The smartphone is one of the most prominent examples of technology convergence in action. The most popular models typically contain AI chips that boost processing power, fingerprint sensors to safeguard access and capabilities that let people turn their phones into augmented reality headsets.
Smart speakers are similar in their wide assortment of user-friendly offerings. You can use these products to shop online, set timers while cooking, sync your smart home products and find the location of the nearest urgent care center. All those things happen when you utter the correct voice commands.
The IoT convergence results in more features for almost any imaginable application. One recent research project about smart agriculture profiled a fertilizer and irrigation system for melon farms. The proposed solution used the IoT, edge computing and artificial intelligence. Besides giving farmers real-time advice about when to fertilize or water their crops, this tech platform provided them with helpful analyses to drive their future decisions.
“The IoT convergence improves personalization, and many people appreciate the tailored content.”
As the IoT combines with more technologies, the results are more personalized for individual users. You might have a fitness tracker that vibrates on your wrist, encouraging you to move if you’ve sat too long. That same gadget might use a cloud computing feature to show you that a close friend and workout buddy has been more active than you on a particular day. Getting that data could prompt you to walk to a restaurant on your lunch break rather than getting food delivered to the office.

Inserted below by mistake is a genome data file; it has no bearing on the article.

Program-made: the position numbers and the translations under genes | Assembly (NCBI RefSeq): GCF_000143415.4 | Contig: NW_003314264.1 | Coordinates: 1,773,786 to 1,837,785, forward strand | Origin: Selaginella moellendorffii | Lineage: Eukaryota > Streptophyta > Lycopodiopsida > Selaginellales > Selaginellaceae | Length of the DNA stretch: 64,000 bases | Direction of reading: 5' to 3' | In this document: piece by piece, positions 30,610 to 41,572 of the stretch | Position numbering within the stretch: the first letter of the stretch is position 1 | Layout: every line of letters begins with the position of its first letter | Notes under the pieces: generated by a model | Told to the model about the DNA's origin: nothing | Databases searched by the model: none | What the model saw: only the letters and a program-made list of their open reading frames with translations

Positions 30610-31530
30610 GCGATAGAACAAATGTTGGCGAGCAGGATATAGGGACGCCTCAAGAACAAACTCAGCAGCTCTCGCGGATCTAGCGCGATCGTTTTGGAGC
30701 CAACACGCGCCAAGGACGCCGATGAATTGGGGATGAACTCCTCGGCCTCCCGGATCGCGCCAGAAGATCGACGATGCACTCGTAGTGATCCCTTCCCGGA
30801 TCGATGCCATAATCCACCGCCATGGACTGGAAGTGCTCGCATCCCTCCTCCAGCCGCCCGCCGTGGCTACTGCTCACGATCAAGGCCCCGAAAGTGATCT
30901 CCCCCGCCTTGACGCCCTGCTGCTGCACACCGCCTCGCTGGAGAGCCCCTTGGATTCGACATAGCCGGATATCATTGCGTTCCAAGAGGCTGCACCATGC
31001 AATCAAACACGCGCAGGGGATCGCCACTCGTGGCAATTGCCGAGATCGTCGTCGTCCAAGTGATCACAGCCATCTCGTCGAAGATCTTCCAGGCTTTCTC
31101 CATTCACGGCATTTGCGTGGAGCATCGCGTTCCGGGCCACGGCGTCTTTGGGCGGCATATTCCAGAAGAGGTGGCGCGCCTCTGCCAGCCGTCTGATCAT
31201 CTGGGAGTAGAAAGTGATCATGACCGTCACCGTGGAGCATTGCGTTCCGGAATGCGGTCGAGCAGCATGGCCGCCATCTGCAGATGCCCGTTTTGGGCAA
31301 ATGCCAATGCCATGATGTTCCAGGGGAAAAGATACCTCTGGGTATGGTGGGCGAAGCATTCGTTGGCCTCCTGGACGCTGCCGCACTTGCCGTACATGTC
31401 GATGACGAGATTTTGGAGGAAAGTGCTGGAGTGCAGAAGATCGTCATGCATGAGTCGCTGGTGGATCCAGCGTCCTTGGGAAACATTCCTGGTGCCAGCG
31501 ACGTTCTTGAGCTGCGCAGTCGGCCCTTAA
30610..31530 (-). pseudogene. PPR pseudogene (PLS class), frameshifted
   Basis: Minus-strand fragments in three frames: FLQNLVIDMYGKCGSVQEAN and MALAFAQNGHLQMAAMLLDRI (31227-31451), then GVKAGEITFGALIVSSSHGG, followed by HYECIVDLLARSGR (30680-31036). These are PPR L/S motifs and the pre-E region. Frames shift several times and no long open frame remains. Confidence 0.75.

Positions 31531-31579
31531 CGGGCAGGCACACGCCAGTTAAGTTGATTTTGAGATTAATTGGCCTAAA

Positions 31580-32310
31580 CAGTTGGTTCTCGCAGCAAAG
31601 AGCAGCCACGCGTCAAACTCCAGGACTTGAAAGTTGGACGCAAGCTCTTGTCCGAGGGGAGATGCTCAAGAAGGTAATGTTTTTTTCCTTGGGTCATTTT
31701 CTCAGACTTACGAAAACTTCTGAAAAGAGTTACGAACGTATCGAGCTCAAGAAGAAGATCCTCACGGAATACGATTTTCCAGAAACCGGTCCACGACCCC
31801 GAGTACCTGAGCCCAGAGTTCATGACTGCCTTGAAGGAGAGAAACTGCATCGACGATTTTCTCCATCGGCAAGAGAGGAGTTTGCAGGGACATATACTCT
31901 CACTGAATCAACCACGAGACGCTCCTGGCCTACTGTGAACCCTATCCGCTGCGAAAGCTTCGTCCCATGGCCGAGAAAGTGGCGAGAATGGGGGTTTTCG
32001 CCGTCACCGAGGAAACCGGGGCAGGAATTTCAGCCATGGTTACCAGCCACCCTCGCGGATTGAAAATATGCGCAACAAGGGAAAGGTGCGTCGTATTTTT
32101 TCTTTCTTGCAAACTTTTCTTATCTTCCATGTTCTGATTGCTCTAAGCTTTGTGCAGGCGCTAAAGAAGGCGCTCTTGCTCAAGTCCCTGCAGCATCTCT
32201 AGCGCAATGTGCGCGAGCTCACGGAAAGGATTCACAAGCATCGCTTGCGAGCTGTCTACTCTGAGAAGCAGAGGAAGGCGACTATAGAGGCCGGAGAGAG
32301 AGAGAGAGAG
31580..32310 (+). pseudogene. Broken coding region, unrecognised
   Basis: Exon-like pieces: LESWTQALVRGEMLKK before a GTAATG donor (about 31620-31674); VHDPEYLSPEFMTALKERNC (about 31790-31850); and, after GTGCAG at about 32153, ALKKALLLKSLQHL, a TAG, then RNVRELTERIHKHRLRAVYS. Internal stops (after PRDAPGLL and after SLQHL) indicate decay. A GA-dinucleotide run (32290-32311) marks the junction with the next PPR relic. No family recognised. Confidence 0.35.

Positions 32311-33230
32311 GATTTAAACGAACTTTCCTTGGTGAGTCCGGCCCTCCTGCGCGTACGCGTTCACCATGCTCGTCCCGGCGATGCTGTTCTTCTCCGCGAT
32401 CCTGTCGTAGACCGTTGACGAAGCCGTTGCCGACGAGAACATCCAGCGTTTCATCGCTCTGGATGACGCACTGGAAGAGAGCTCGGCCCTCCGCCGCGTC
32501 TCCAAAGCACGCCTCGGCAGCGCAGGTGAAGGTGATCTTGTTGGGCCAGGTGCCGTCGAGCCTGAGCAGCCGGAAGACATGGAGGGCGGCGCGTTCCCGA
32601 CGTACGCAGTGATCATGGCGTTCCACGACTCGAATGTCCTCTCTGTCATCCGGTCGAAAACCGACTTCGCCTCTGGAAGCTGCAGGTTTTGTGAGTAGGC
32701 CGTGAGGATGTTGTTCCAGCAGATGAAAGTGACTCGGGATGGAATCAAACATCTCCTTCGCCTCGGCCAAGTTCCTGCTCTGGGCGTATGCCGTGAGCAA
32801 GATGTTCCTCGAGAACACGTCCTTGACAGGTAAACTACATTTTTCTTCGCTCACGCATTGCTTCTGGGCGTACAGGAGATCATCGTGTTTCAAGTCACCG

This personalization influences the retail world, too. Imagine that you activate the location sensor on your phone and walk into a grocery store where you regularly shop. Your smartphone or smartwatch could show personalized offers as you move through the store. Then, when it’s time to check out, you could use a wallet app and scan the phone or smartwatch to cover the bill.
Most customers like this level of personalization — even when shopping online. Consider how a 2023 survey showed 88% of people buying things online are more likely to engage with websites that offer personalization.
QR codes also help customize the experience. A person might buy a smart air cleaner, then scan the code to register the product or get help setting it up. Later, suppose something goes wrong with that specific unit. In that case, the manufacturer already has data about when the consumer started using the product, and it may possess details about how much the purchaser has used it since then. Brand managers could then analyze that information on cloud computing or data science platforms.
Of course, it’s easy to see how you could quickly start seeing such information gathering as a privacy violation, or just something that creeps you out a bit. However, that’s less likely when you can see the benefits of providing data through your IoT device and don’t feel taken advantage of by the information requester.
Smart Devices Will Keep Progressing
The combination of device connectivity and convergence is powerful. These examples show why you can expect future devices to become even more advanced and useful in your daily life.